For now, however, that's all a scout's hoop dream.
The next step in Africa won't come until next year. The word is that the NBA will begin holding this camp each summer. Next year, however, things will be different.
"First, we've got to bring the coaches [from African countries] next time," Ujiri said. "If we teach them how to run these drills properly, they'll bring it back to them and start giving the kids the repetition that they need.
"Second, we'll do a better job of truly finding the best prospects. This year it was a little bit of hit and miss. With the camp's success, we should be able to get the best and brightest here next year."
Finally, Ujiri and the others argue that they have to find a way to get colleges and even high schools involved in the camp. The gap is too wide for the NBA to bridge. With a few assists from the NCAA and high schools, expect more tangible results to come.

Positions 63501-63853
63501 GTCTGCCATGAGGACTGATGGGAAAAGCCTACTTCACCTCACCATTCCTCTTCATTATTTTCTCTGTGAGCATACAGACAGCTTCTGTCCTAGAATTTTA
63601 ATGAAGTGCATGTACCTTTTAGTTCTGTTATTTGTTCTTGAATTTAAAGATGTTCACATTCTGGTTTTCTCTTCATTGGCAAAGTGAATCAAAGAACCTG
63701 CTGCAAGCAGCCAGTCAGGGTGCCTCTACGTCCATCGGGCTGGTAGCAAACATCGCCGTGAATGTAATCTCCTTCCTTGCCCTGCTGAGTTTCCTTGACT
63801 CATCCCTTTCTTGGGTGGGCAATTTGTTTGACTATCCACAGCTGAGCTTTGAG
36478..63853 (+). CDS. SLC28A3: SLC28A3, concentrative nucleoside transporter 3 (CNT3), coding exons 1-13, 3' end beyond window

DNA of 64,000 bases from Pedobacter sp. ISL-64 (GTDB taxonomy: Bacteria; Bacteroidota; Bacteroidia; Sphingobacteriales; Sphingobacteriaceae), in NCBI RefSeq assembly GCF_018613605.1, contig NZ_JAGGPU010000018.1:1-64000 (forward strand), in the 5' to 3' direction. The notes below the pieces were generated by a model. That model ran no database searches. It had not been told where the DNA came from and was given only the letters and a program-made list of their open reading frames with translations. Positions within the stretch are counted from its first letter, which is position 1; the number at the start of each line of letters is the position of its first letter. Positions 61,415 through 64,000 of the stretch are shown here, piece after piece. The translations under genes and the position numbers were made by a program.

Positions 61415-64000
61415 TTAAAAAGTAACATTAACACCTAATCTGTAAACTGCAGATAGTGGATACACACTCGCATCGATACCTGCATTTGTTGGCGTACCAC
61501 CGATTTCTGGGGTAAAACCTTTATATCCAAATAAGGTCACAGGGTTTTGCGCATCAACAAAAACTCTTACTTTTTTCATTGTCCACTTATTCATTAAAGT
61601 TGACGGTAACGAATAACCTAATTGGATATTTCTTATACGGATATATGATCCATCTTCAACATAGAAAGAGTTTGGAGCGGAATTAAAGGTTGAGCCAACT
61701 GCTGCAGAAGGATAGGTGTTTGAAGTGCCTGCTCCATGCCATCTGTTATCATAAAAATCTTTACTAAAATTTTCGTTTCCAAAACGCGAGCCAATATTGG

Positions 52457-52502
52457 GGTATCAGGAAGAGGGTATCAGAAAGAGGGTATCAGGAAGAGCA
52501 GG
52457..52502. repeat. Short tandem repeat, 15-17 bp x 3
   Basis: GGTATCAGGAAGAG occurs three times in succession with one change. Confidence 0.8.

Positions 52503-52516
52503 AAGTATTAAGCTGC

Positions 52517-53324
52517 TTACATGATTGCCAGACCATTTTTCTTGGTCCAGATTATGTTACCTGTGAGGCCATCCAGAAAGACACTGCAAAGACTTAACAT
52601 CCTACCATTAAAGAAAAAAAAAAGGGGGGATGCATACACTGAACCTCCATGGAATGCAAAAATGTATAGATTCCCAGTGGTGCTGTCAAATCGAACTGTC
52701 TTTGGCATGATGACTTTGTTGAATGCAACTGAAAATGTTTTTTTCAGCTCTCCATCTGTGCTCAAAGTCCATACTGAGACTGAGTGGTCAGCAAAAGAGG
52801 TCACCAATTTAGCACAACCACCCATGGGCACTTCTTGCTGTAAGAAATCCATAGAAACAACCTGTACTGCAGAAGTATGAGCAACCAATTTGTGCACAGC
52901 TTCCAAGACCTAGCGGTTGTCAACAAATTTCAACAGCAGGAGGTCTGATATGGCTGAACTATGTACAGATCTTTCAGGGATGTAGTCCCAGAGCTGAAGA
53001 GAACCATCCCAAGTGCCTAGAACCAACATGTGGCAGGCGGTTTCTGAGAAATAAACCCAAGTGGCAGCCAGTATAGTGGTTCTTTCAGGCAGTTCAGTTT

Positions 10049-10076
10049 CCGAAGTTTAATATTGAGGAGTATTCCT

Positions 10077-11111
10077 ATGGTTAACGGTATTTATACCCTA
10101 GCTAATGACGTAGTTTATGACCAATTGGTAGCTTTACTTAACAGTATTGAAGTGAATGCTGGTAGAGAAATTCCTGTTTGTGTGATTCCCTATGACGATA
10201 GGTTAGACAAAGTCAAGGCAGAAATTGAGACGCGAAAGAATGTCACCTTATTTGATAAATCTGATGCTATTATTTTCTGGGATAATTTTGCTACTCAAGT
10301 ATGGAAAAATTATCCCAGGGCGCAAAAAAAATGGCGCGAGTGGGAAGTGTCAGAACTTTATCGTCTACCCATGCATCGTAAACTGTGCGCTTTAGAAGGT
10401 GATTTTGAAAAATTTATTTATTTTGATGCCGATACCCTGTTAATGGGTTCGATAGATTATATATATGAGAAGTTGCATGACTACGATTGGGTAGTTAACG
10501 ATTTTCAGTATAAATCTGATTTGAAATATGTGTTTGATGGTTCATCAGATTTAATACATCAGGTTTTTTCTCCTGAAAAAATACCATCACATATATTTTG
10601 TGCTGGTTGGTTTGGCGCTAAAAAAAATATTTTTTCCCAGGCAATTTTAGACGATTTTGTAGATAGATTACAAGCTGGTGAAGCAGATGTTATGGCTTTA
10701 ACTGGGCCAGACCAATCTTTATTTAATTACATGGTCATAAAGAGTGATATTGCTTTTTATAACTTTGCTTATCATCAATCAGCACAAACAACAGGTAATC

Still, for all of the tweaks that need to happen, the camp was a smashing hit to folks like Sam Vincent, who hatched the idea over a year ago.
"This gives us all a real shot in the arm," Vincent said. "Basketball is just starting to get popular here in Africa. For so long, soccer was all that mattered here, but there's a new interest. People are watching the NBA on ESPN in Africa. They know the players. Now they just need to see some of their own make it."
For Dikembe Mutombo, the long-term effect of the camp has a much wider reach.
"We can make people's lives better," Mutombo said. "I think this opened everyone's eyes -- the players, the coaches, the NBA and the media. We've ignored Africa for too long. With everyone's help, the result won't just be 10 to 20 Africans in the NBA over the next 10 years. The result will be food on the table, hospitals for the sick, programs for the abused, hope for Africa. I can't think of a better cause than hope."
Ask any of the players here and they will agree.
"We won't forget it," Gueye said. "Now it's our turn to do our part."
Now it's all of our turn.